Three years ago, I heard Pastor Louie Giglio speak at a college chapel service. I summarized his message below.
Giglio considers apologist Dr. Ravi Zacharias a church resource. However, he does not care about apologetics because we should not have to answer every argument. Giglio’s apologetic is “I’m in love with Jesus and you can’t stop me or argue me down.” His father is Catholic, his mother Southern Baptist. But Giglio does not have an argument with the church of old, so his life is not “the church has let us down.” It is full of broken people, so someone will let us down. We cannot pick a fight with the church or the past. Instead, we must move forward with Jesus and spend our passion on him. Jesus is the sure thing.
Giglio’s life verse is Colossians 3:17: “Whatever you do in word or deed, do all in the name of the Lord Jesus, giving thanks to God the Father through him.” He found freedom from the age-old question, “What am I going to do?” People today put high value on church planters to unreached people groups. Others like the fine arts. Where do they fit in God’s kingdom? Some think nowhere, as though there will be lines in heaven based on vocation. Church planters will be at the front, musicians next, etc. Yet God says we must do whatever we love and be good at it. Steve Jobs was wired to do his job, even if he missed heaven. So what matters is our motive, not the job we do.
Maybe we want to design women’s shoes. So how do we make it “Christian”? We should not over-spiritualize it. In other words, we should not call the company “His soles” or put a fish on the bottom of each shoe. We should not put a fish on our cars or anything else we do either. Instead, we must put the power of Jesus Christ under the hood. Does Ravi Zacharias have a fish on his car? No. He is exceptional at what he does and this is enough. The world wants great, not a fish. Daniel and the three Hebrew boys had tact and wisdom, which they needed in Babylon.
We are living in modern-day Babylon. We need tact and wisdom too. So we must lead with excellence, not a testimony. We cannot be half-hearted. “Can a Christian do it well?” This is what the world wants to know. Our fish is doing our jobs well. How will the world know about Jesus? We can run our businesses and treat our employees well, invest our earnings in God’s kingdom, and partner with local churches. We must replicate this model in everything we do.
We must dream big dreams and aim for the A grade, if we are capable of A-level work. C work does not make God look good. But if we are capable only of C, then we must produce C-level work for the glory of God. We must still not turn in shoddy work. Shoddy and shabby are not godly. We must let God shape us in each season of our lives. If we sacrifice, yield, and humble ourselves in certain areas now, then we will reap a reward in other areas later. God will help us every step of the way. He wants exceptional and extraordinary, and only he can make us that.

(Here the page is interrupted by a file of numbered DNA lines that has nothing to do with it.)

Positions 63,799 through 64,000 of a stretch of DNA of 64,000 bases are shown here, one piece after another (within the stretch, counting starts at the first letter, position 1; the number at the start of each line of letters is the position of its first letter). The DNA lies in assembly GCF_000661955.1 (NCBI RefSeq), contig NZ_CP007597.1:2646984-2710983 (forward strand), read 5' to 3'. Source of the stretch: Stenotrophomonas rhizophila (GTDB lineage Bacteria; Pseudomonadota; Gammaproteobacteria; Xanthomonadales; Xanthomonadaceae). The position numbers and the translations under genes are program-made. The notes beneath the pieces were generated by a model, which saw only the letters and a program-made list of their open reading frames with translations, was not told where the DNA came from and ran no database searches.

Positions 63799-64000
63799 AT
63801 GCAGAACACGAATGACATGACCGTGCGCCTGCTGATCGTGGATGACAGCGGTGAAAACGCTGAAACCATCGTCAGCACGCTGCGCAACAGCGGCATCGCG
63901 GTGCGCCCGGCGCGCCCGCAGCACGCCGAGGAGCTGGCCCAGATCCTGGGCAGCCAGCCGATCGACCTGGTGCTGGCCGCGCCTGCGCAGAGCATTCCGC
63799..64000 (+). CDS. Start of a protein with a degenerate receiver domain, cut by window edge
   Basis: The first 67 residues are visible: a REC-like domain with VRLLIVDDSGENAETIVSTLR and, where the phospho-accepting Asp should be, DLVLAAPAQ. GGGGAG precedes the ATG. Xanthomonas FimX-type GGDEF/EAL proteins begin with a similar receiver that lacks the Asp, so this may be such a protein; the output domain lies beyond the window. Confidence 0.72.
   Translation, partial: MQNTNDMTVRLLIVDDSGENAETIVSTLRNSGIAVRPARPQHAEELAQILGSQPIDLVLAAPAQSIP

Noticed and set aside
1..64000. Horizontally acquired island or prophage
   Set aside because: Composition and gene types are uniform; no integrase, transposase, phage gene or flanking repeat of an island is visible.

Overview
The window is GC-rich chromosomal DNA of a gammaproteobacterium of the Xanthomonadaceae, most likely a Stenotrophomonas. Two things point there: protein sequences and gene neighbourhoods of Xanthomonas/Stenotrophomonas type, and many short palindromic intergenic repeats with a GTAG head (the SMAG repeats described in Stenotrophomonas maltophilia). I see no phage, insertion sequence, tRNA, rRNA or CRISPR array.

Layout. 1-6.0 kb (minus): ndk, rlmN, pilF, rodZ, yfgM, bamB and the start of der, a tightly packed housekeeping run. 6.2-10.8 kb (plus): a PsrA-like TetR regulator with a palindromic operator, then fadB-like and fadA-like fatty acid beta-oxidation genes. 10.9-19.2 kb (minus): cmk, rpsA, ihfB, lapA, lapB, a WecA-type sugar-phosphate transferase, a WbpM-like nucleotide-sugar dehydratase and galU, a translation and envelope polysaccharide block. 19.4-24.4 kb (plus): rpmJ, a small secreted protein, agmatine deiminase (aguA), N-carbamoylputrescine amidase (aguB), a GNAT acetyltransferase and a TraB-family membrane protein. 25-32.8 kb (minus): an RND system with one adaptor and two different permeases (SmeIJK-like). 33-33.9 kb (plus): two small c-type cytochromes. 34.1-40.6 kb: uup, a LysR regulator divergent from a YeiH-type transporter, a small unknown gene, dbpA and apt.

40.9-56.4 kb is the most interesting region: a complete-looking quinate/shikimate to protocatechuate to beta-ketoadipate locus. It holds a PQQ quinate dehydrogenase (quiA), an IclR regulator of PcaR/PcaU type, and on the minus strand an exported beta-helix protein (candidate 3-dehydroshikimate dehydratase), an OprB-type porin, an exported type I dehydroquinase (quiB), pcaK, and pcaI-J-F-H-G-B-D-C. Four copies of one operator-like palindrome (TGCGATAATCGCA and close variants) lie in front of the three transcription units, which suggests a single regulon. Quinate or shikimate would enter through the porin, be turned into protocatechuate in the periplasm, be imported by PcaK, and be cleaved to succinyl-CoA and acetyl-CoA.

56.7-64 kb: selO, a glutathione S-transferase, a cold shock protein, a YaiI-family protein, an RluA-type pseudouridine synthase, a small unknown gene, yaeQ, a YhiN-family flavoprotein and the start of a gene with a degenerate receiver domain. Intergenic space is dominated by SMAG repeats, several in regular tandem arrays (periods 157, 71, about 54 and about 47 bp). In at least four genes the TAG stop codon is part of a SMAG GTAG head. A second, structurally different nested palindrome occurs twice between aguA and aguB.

Giglio concluded his message with an extraordinary anecdote. He loves maps and studied geography at Georgia State. In one project, he had to study Mount Rainier in Washington state. So he learned everything he could about the mountain and told his teacher everything he knew on an exam. Giglio felt like an expert on Mount Rainier, yet he had never been there.
One year later, Giglio and a friend were backpacking in Washington. They ferried east to Seattle and began the trek to Mount Rainier. The next day, they stood in a meadow near Paradise Point. The weather was perfect. Giglio was excited about telling his friend what he knew about the mountain. When they stood in the meadow, he started crying because of its beauty. That night, the friends camped near Mount Rainier. God told him, “That was awesome, wasn’t it?” Giglio said he learned the difference then between knowing about something and knowing it, between knowing about Jesus and knowing him. A real change occurred in his relationship with God. So the only way to do our divine task is to fall in love with Jesus, the greatest apologetic there is.
I first heard the name Louie Giglio when I learned about the molecule laminin. He is an excellent speaker who connects with audiences well. I once liked Giglio’s advice: “The world wants great, not a fish.” In other words, we must aim for excellence, regardless of our individual calling. Our fish is doing our jobs well; this is how we tell the world about Jesus. I see now that this advice was worldly wisdom and it is leading people astray. Three years ago, I asked God to make my words like fire and like a hammer that breaks the rock in pieces (Jeremiah 23:29). I thought I had to learn to write well, which takes time, so that God could use me. But this was a lie. I was deceived.
Giglio is right about one thing. The church sees evangelism, medicine, preaching, singing, teaching, and writing as “sacred” vocations. All others are “secular.” Yet Paul was a tentmaker, William Carey a cobbler, and William Wilberforce a politician. I know a preacher (with no church salary) and a musician whose day jobs are painting and working at IBM, respectively. These men are 21st-century tentmakers. Still, we cannot do everything for the glory of God. Some professions are sinful and excellence is a vice – pole dancing, prostitution, making and selling harmful substances, etc. If we are born again, then we will not want to do them.